• Obesity policy group warns easing restrictions for health claims on sports drinks could mislead public

  • When did water stop being the best drink for quenching your thirst? It’s cheap, has no calories and a US independent Beverage Guidance panel ranked it top for its “contribution to intake of energy and essential nutrients” and for “its positive effects on health”. In comparison, sports drinks were way down the list, just above “sweetened, nutrient-poor drinks” such as Coca-Cola. Yet sports beverages – flavoured, often brightly coloured drinks containing carbohydrates, minerals, electrolytes and sometimes vitamins, are widely promoted at sporting events and by sports personalities. But do they really improve your sporting performance? Last week, the Australian authors of a paper in the Journal of Medical Ethics argued that “sponsorship could mislead the public into thinking these products work well and/or are good for health – for which there is no strong scientific evidence”.

    An advert earlier this year claiming Lucozade Sport “hydrated you and fuels you better than water” was banned by the Advertising Standards Authority, which ruled it was misleading. Meanwhile, pediatric journals warn that the acidity in sports drinks erodes teeth enamel and encourages obesity – a 500ml bottle of Lucozade Sport contains 17.5g of sugar (a teaspoon is 4g). An analysis by Carl Heneghan’s team at Oxford’s Centre for Evidence-Based Medicine of 1,035 web pages with 431 performance-enhancing claims for 104 different products (a mixture of sports drinks, supplements, trainers and clothing) found only three studies out of 146 were high quality and at low risk of bias. The team concluded there was insufficient evidence for the health benefits of any of the claims. Meanwhile, an investigation into sports drinks by the BMJ two years ago concluded that people who avoided sports drinks could well get thinner and run faster.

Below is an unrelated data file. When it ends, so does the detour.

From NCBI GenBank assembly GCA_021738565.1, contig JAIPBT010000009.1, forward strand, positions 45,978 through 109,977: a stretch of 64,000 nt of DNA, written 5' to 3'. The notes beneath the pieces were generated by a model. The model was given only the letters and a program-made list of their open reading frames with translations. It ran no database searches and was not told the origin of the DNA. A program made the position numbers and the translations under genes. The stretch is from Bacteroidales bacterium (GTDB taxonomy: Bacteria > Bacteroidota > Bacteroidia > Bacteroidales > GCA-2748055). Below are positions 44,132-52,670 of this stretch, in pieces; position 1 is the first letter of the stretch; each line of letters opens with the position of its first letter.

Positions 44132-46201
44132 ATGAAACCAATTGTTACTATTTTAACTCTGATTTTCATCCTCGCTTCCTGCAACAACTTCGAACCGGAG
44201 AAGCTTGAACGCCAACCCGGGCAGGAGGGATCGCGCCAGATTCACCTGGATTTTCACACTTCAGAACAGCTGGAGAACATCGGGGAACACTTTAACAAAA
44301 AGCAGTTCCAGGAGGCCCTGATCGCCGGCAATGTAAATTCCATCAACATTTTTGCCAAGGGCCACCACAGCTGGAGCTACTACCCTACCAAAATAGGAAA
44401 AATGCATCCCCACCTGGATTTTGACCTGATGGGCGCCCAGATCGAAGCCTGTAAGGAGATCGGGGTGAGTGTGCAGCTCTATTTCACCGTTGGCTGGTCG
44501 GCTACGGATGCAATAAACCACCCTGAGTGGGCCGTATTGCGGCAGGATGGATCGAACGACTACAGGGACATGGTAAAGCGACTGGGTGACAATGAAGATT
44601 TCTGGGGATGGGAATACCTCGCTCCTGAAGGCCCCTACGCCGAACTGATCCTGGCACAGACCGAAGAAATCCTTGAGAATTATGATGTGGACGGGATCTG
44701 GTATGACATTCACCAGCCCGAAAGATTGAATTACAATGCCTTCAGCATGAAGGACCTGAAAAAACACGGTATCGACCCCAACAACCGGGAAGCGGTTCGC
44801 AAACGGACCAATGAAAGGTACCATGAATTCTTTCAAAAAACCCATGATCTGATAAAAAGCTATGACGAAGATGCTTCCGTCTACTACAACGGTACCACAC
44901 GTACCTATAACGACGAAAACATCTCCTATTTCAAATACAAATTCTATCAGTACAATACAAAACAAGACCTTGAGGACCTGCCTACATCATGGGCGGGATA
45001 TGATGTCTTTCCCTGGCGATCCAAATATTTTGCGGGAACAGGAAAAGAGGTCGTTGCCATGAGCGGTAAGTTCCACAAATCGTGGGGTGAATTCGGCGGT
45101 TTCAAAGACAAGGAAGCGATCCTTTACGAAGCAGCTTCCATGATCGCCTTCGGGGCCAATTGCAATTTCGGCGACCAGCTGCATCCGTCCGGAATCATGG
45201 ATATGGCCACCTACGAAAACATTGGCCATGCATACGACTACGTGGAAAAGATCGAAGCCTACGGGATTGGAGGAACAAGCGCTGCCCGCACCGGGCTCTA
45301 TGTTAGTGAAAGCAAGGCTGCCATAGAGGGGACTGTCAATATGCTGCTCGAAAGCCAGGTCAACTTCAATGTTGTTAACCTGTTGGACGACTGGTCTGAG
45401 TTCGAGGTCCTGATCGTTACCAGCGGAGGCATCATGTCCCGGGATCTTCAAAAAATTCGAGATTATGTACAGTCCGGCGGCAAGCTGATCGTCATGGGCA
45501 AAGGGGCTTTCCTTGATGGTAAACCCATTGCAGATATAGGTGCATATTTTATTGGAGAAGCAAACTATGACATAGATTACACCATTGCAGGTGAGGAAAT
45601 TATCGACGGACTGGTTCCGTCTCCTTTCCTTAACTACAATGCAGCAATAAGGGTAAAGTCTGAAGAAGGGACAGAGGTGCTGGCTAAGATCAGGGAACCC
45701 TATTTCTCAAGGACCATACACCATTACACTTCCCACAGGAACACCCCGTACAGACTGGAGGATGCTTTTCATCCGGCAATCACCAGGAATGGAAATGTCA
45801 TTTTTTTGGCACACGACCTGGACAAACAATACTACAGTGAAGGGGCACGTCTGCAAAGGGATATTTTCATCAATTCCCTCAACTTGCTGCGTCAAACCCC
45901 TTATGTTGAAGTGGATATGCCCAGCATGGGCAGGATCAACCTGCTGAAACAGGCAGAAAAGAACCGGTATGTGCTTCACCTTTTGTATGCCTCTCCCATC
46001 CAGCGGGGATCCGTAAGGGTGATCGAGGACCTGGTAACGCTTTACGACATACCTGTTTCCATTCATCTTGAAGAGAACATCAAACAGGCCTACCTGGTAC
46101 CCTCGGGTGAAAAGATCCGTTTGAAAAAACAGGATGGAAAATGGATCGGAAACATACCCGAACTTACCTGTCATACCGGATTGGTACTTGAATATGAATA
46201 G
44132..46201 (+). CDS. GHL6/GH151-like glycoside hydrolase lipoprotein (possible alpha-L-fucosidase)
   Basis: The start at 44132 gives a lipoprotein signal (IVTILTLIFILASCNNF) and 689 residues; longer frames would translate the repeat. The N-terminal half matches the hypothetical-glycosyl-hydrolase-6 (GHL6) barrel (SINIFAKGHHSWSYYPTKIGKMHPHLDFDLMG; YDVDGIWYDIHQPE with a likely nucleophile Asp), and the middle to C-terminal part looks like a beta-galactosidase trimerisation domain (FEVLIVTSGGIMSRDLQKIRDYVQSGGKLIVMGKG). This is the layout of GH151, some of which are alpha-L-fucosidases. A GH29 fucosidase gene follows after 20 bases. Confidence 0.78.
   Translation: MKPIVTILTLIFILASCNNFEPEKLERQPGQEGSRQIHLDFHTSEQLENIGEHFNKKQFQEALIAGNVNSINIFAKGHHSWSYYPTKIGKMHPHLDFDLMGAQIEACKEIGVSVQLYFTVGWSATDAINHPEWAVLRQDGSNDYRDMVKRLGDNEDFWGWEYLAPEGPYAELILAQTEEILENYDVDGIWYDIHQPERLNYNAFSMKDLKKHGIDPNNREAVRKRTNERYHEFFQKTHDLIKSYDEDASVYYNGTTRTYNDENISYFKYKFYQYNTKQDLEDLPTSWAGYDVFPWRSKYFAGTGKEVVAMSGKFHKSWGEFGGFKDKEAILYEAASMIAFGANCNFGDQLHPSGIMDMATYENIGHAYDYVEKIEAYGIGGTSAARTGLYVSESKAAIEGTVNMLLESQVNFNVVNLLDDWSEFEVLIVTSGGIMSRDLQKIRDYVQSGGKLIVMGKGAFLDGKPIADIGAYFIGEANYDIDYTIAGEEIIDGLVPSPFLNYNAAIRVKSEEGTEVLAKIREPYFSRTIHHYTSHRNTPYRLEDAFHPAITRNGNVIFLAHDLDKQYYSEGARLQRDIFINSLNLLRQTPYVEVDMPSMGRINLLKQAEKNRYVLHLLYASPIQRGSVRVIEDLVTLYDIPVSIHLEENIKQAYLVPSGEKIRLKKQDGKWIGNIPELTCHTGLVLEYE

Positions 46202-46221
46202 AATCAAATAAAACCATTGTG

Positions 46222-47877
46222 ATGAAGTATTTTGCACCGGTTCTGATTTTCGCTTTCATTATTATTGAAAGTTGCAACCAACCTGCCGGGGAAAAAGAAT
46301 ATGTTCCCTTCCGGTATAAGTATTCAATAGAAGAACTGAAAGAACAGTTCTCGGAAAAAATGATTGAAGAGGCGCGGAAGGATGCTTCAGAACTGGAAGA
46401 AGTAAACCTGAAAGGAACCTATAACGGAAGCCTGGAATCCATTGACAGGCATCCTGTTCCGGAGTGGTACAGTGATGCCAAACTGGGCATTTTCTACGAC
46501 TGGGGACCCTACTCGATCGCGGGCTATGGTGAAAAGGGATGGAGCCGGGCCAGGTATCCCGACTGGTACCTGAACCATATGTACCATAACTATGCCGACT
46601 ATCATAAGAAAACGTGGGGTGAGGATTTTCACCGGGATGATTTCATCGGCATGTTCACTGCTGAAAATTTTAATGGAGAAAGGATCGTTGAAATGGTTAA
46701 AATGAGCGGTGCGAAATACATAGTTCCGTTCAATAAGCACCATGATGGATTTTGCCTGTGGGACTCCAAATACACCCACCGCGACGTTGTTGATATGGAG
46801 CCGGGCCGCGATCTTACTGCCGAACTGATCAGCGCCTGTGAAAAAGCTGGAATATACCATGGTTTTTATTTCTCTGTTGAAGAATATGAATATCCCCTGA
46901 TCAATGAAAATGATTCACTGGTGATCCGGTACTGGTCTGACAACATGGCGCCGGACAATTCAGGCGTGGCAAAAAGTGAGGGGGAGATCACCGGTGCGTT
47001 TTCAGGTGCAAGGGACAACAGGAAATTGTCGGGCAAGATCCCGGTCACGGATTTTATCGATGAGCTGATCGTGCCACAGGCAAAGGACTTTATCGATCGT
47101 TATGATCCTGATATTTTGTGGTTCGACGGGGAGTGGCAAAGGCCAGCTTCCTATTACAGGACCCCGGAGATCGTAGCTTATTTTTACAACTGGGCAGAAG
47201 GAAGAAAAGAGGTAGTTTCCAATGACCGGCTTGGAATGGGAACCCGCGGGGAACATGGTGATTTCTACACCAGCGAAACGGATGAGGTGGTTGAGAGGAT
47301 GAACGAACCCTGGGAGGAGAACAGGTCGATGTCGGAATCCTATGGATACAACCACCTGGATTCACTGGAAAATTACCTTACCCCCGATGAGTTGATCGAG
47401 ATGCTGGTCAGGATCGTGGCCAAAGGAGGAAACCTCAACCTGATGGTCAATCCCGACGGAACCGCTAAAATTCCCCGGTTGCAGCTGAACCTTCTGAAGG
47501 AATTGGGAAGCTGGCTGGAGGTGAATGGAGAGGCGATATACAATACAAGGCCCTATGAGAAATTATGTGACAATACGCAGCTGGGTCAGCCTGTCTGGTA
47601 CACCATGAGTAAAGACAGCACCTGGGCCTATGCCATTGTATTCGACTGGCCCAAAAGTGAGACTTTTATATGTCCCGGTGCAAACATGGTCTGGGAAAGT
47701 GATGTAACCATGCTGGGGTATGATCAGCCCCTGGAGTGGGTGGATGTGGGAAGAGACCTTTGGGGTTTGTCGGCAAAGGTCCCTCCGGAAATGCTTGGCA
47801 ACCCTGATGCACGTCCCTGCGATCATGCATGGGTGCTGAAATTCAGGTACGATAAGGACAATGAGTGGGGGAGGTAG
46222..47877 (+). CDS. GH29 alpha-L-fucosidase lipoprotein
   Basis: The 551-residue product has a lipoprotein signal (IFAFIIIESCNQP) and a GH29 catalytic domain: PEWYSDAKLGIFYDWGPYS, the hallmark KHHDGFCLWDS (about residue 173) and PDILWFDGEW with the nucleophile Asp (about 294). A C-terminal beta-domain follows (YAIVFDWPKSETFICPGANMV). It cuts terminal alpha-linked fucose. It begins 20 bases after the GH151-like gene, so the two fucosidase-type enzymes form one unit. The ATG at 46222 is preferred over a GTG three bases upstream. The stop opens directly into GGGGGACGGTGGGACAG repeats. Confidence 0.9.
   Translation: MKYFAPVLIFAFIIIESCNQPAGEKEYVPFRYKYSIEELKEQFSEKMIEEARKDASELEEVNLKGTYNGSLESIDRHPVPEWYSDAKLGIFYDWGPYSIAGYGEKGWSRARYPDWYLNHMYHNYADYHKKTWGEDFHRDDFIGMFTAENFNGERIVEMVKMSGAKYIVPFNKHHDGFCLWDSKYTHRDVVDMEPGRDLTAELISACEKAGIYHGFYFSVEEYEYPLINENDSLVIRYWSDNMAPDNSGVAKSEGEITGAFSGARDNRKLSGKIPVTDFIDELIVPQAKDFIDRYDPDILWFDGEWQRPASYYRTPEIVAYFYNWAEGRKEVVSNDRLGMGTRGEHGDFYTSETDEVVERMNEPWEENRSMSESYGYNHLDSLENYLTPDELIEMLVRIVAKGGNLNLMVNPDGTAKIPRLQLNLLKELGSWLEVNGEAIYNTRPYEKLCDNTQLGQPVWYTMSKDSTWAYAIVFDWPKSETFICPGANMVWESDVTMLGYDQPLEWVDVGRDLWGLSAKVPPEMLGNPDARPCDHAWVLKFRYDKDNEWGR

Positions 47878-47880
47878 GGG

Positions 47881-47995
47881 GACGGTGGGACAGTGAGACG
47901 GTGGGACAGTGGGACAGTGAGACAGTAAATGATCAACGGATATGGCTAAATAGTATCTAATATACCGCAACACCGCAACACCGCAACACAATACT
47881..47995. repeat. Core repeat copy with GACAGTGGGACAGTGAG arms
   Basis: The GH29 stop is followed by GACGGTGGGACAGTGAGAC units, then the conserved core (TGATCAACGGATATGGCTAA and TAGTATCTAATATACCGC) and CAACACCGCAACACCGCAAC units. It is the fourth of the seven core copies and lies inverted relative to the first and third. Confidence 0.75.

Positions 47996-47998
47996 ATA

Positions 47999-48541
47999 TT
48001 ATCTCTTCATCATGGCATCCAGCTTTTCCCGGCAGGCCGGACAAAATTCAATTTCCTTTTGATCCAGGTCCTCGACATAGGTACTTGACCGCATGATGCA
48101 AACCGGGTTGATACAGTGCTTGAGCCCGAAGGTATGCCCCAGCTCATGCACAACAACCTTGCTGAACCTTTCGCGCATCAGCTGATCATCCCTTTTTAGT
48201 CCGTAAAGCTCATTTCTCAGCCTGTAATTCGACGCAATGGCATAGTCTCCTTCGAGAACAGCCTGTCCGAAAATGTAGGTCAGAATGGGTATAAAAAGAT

The solution

    Sports drinks do not provide any benefit when compared with water if you are exercising for 90 minutes or less. Water will rehydrate you just fine, without the added sugar. You also don’t need to stock up on fluids “just in case”. While dehydration is a risk in endurance exercise, the body’s thirst mechanism can be trusted to prevent it. A study of cyclists in time trials found that relying on thirst (drinking to thirst, as it’s called) to replace fluid produced a better performance than either over or under-drinking.

    While it’s clear that non-elite athletes don’t need sports drinks, it is not obvious they are essential to anyone at all. A paper in the journal Sports Medicine in 2013 said that while experts had created lots of guidelines, there wasn’t much evidence on how they were used in the real world. The few studies that exist vary enormously and journals often don’t publish negative studies – those that don’t show a benefit – because they’re considered boring. So until there is evidence, you don’t need to feel less of an athlete for not clutching a branded bottle.

    Read the whole article at Guardian.com

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